This didn’t happen in isolation either. Other colleagues saw my weakness in sales and offered to train me for free on how to communicate better and ultimately close more deals.
Lean into your weaknesses and use a recession to your advantage.
Recessions produce incredible businesses
Our tin pot startup eventually died shortly after the recession and got replaced by an even greater online business.
We needed a recession to realize our old business wasn’t adding any value. We were just copying and pasting stupid strategies and lowering prices beyond what was economical. It was a price play and a stupid one at that.
Out of the recession, we built an entirely new business that employed over one-hundred people. That would never have happened if we didn’t take what we learned in the recession of 2008 and used it to our advantage.
A recession is nothing to be fearful of
You will learn many harsh realities about business in a recession and I for one think that is a good thing. When all the market has ever done is go up for ten years straight, you get complacent — and even lazy.
A recession punches you in the face and tells you to wake up and get over yourself. There are many toxic bosses all over the world, flaunting their egos and destroying companies, that could do with hearing that message.
You don’t need to be fearful in a recession; you need to learn to be selfless.
Help people through their first recession
Many of you have never been through a recession before. This will be your first one. For us oldies, the number one thing we can do is help those around us through their first one.
Helping people through their first recession helps remind you of what you may have forgotten from the last one. It’s a lesson for you as much as it is a lesson for the person you’re guiding through the fear of a recession for the first time.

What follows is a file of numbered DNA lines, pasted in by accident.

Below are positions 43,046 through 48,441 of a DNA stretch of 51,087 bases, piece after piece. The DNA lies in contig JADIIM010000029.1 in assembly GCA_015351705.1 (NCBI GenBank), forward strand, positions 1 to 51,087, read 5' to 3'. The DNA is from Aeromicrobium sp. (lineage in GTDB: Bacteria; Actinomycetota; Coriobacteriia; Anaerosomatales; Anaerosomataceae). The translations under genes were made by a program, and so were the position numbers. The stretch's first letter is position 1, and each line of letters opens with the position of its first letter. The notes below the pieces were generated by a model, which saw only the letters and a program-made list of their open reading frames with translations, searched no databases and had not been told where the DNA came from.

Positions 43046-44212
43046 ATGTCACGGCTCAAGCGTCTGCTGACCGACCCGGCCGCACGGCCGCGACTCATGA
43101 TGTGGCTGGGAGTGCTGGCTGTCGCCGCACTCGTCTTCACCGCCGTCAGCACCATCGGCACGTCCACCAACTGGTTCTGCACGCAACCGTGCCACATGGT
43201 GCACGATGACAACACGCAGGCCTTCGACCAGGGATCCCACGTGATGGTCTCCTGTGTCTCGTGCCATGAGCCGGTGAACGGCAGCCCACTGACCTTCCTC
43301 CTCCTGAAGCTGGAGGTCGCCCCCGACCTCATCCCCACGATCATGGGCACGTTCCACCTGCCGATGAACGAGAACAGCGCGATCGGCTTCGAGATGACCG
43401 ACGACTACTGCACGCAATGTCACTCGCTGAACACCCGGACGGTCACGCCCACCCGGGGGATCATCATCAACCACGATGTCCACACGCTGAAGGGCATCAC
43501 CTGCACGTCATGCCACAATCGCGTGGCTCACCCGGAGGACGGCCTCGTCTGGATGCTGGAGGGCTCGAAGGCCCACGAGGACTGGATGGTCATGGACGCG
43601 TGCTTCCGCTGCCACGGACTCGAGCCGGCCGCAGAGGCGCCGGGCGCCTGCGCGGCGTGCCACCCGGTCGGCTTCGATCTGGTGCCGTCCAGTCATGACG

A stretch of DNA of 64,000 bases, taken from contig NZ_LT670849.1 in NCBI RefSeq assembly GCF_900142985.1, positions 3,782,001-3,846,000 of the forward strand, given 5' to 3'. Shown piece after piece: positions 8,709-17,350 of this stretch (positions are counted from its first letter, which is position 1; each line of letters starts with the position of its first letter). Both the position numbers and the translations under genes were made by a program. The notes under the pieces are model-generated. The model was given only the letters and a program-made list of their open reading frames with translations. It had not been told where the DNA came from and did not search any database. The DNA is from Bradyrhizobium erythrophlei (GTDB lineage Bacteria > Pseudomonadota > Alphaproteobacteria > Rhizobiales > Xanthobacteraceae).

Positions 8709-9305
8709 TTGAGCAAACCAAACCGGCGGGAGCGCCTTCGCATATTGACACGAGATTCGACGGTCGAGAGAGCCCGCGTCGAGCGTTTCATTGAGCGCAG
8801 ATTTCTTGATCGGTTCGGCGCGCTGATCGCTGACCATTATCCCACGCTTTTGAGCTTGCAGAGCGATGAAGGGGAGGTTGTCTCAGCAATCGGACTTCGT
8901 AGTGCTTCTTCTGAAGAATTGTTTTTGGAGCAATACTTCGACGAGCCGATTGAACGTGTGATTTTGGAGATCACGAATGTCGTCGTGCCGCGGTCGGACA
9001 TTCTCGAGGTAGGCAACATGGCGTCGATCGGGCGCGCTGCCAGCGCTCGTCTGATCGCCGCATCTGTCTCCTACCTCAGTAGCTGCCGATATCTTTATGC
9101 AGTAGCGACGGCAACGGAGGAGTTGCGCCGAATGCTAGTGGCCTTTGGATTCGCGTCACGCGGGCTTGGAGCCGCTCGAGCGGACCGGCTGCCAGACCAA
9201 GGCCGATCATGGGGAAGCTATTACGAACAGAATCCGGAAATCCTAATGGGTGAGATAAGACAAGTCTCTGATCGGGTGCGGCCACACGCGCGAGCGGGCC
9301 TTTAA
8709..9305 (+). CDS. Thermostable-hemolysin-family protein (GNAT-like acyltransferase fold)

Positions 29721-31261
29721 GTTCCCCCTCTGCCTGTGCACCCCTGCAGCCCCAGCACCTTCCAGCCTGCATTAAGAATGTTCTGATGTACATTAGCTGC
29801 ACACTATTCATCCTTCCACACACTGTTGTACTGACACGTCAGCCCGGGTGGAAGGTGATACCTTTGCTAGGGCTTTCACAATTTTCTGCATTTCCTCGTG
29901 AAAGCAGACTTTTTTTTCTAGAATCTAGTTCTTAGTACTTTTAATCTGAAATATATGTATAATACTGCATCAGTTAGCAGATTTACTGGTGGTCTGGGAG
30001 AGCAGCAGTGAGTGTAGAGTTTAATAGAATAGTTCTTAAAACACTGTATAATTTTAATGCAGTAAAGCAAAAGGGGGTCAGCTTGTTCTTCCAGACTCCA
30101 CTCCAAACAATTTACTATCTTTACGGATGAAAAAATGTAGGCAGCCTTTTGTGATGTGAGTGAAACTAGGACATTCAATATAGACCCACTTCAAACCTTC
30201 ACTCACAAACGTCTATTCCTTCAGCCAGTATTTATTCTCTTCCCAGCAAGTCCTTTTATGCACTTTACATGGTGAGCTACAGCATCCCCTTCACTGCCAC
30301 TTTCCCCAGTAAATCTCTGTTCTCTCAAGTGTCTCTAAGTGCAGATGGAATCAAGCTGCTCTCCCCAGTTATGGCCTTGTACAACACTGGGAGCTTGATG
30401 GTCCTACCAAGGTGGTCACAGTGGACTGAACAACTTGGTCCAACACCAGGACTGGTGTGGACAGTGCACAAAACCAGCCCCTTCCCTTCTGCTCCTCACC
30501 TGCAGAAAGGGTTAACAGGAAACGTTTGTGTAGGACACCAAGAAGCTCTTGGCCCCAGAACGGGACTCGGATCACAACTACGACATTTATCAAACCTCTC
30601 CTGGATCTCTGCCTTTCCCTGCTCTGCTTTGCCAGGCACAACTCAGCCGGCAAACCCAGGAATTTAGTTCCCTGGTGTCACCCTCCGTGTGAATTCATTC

We talk about fear all the time in personal development — like fear of spiders, public speaking, and heights — yet we rarely talk about the fear that comes from a recession.
The time is now to face our fears and use this recession to be selfless and learn that we are all part of something bigger than ourselves.
During your lifetime, you are going to face many recessions. They happen roughly every 7–10 years and are part of a healthy economic cycle. A recession can teach you many lessons and help point out areas in your life where you’ve become complacent or overconfident.
The guys and gals you see rolling around in leased Lamborghini’s disappear in recessions and trade in their shiny cars for something more modest like a Ford Fiesta. All the fake money and Instagram flashing evaporate into thin air.
Suddenly, the dude telling you you’re stupid and that you need to buy his online course is nowhere to be seen, back to reality, and desperately looking for a 9–5 job.
Don’t hate these people; just understand that ten-year bull markets, where everything goes up, makes people cocky and forgetful.
This next recession is a much-needed reset and a chance for you to thrive in the coming decade. Learn about yourself and your psychology in this recession. Then apply the learnings and grow from there.
Tim Denning in Your Inbox
Want to stay up to date with our Tim’s top-performing posts each week? Sign up for his private email updates by following this link.